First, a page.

Esperanza Spalding to perform at London Koko on May 2821 May 2012
‘She has dizzying possibilities, is prodigiously talented, and has a gorgeously expressive voice’ – The Daily Telegraph
When relative unknown singer and bassist Esperanza Spalding defied all odds and beat off competition from Justin Bieber, Drake, Florence & The Machine and Mumford & Sons to win the 2011 Grammy Award for Best New Artist, stunned music critics, fans and bloggers alike took to the web to express their amazement at what was, seemingly, one of the biggest upsets in the history of the awards. As the news travelled around the world, pop music fans scratched their heads and furious Bieber fans vandalized Spalding’s Wikipedia page, whilst those already familiar with her music revelled in the news that gave long overdue reward to an artist possessed of a singular and style-spanning presence that was always destined to make her a star.
In April Spalding released her fourth studio album Radio Music Society, her most diverse, ambitious and masterful collection yet. The music is realized by many of the supremely gifted musicians who comprise Spalding’s ever-expanding universe, including hip-hop giant Q-Tip, who performs on and co-produced two tracks, jazz legends Joe Lovano, Jack DeJohnette and Billy Hart, guitar heroes Jef Lee Johnson and Lionel Loueke, and an array of vocal luminaries including Lalah Hathaway and Gretchen Parlato. Esperanza is set to bring her incredible live set up to London Koko on May 28 for a headline show.
Born in Portland, Oregon, Spalding grew up in a single-parent home and was both blessed and cursed with a highly intuitive learning style that often put her at odds with the traditional education system. However, the one pursuit which began to dominate from a very early age was music. She picked up her first instrument aged four and made such phenomenal progress that by the time she graduated from the prestigious Berklee College of Music aged twenty, she was immediately offered a job on the teaching board – an appointment that made her one of the youngest faculty members in the history of the college. Her journey as a recording artist began with the 2006 release of Junjo, with its 2008 follow up Esperanza becoming the year’s best selling album worldwide by a new jazz artist. A succession of awards and eclectic appearances followed, ranging from support bills alongside the likes of Prince and The Roots, to performances at both the White House and the Nobel Peace Prize Ceremony, at the behest of Barack Obama.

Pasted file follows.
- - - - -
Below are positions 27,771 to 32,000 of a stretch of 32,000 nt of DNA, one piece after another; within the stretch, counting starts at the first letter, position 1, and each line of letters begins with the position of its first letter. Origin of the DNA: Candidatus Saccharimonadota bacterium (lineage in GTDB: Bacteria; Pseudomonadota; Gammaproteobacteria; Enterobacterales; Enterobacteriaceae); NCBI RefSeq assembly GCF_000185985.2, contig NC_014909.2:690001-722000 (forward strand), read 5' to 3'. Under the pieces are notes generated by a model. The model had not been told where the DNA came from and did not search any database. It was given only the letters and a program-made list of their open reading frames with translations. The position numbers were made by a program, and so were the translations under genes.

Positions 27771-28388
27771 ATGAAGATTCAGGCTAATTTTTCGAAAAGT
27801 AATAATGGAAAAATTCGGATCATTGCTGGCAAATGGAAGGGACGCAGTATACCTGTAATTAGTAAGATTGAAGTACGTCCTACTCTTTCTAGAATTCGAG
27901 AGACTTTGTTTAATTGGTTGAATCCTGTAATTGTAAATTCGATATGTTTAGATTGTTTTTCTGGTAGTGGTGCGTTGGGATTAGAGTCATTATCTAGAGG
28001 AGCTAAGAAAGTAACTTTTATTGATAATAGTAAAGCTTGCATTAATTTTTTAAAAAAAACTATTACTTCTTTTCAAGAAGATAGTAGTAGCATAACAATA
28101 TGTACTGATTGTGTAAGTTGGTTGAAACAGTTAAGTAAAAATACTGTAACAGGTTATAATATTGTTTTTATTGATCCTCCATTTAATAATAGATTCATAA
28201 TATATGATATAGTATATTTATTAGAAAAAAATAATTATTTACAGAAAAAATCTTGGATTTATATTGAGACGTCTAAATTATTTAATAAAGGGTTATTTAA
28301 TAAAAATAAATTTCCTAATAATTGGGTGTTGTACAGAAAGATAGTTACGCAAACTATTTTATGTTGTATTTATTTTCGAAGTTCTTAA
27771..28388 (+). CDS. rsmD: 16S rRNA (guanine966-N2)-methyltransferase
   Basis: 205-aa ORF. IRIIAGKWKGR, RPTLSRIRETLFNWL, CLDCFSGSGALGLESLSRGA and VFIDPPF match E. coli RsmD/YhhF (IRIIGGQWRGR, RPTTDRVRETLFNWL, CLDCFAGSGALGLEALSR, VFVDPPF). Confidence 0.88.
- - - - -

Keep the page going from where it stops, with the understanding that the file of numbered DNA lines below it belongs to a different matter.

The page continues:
Radio Music Society is a companion, rather than a sequel, to Spalding’s previous disc, Chamber Music Society, which garnered critical acclaim and topped jazz charts around the world. “Originally I thought it would be fun to release a double album,” she explains. “One disc with an intimate, subtle exploration of chamber works and a second one in which jazz musicians explore song forms and melodies that are formatted more along the lines of what we would categorize as “pop songs.” Those are the two things that really interest me, and it intrigues me to think about different presentation approaches while writing each kind of song. On the pop song side, I think about listeners who aren’t into jazz, but I also think about the people within my musical community who can interpret each idea best.”
“Art doesn’t thrive with too much analyzing and explaining,” Spalding notes. “The idea of `radio music’ is very broad.” With the release of Radio Music Society, Spalding seems poised to expand the concept itself even further, not to mention the limitless horizons of the music world’s most exceptional young artist.
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